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Akio Kawashima v. Holder

The Supreme Court held in this case that the aggravated felony definition at 8 U. S. C. § 1101(a)(43)(M)(i) (an offense that "involves fraud or deceit in which the loss to the victim or victims exceeds $10,000") encompasses tax offenses. It reached this conclusion despite a separate provision of the statute that designates only certain tax offenses as aggravated felonies: § 1101(a)(43)(M)(ii) (an offense that "is described in section 7201 of title 26 (relating to tax evasion) in which the revenue loss to the Government exceeds $10,000").

The Court's primary justification for why its interpretation did not render clause (ii) superfluous was a hypothetical that even the government conceded had never arisen in any tax prosecution: evasion of tax payment without fraud or deceit. In other words, a taxpayer who files a truthful return but puts the money beyond the IRS's reach. Since the tax offense listed in clause (ii) covers this scenario (as well as evasion that involves fraud or deceit), the Court concluded that clause (ii) covers some offenses not covered by the fraud or deceit offense in clause (i).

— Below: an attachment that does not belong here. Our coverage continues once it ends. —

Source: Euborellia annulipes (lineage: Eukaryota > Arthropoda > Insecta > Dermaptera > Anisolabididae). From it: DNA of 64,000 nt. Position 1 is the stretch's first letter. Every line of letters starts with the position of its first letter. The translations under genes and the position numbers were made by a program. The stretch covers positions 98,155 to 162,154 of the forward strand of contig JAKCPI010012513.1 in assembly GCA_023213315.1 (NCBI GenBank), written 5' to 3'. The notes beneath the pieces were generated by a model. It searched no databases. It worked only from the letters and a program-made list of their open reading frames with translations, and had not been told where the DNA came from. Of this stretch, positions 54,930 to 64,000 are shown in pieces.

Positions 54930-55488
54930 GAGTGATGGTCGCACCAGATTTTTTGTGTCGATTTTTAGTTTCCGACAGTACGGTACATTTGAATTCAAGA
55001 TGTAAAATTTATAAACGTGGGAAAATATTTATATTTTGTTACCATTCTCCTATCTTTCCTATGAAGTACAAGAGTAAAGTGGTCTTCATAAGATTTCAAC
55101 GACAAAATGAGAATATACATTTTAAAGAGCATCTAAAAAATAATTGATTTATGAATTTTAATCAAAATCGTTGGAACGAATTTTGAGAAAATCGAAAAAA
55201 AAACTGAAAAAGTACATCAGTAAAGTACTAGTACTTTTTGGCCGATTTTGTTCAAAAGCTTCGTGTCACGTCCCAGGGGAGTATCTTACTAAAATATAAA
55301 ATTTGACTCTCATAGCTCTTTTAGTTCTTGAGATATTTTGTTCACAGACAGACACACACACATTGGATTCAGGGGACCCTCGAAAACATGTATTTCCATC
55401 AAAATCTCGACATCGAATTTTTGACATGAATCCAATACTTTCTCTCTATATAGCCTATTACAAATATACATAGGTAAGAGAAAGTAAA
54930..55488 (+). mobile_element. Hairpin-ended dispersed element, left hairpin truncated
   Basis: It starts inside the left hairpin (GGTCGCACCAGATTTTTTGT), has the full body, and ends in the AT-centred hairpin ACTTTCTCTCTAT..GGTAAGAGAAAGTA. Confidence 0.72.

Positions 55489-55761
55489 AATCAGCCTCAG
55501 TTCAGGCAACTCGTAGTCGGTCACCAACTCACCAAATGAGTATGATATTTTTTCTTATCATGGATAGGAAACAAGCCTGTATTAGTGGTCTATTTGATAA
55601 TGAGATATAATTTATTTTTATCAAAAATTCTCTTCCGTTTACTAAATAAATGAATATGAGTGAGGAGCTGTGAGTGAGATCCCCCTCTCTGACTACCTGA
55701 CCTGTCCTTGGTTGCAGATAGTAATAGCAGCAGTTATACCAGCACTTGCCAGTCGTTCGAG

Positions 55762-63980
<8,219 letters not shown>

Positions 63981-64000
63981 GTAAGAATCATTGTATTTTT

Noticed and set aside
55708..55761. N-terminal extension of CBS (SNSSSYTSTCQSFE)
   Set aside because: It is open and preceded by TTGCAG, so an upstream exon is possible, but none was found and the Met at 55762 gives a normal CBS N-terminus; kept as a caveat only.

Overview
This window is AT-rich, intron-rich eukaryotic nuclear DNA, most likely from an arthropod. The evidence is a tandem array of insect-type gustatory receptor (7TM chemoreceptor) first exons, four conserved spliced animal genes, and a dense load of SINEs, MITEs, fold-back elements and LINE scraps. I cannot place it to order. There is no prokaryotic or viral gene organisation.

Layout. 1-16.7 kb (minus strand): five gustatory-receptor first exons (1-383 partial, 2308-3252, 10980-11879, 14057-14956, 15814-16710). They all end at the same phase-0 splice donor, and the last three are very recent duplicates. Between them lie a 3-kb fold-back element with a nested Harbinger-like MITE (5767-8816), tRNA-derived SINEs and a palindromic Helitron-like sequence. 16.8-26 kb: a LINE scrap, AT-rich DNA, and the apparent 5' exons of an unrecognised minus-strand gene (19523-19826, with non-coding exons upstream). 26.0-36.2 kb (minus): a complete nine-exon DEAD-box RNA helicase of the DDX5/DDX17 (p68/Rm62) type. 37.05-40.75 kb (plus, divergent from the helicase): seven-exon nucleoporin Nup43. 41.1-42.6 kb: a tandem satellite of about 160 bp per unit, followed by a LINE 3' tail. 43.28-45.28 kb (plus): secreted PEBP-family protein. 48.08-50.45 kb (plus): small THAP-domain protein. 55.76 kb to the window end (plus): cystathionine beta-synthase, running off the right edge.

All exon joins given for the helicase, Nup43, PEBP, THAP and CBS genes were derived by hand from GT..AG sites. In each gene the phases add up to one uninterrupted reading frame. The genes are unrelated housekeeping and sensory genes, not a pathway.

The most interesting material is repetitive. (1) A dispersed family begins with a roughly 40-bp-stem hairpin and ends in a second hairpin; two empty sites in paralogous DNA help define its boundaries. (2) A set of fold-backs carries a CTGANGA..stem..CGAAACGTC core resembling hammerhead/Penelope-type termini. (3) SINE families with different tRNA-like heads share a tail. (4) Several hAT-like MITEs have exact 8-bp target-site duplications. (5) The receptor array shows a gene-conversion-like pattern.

Justice Ginsberg's dissent points out how ridiculous it is to attribute this intention to Congress when the government has never prosecuted anyone for filing a truthful return and then evading payment. Instead, she attributes to Congress the sensible intent of only making the most serious tax offense, 26 U.S.C. § 7201, an aggravated felony. And in all of the known prosecutions, that tax offense has involved fraud or deceit. Thus, it makes no sense for Congress to create two provisions side-by-side and have one of them be essentially meaningless. Instead, clause (ii), which specifically addresses the most serious tax offense that causes loss of revenue to the government of more than $10,000, should be interpreted to exclude tax offenses from the fraud and deceit offenses covered by clause (ii). But only two justices agreed with Justice Ginsberg's analysis, so that is not the law.

Read the decision at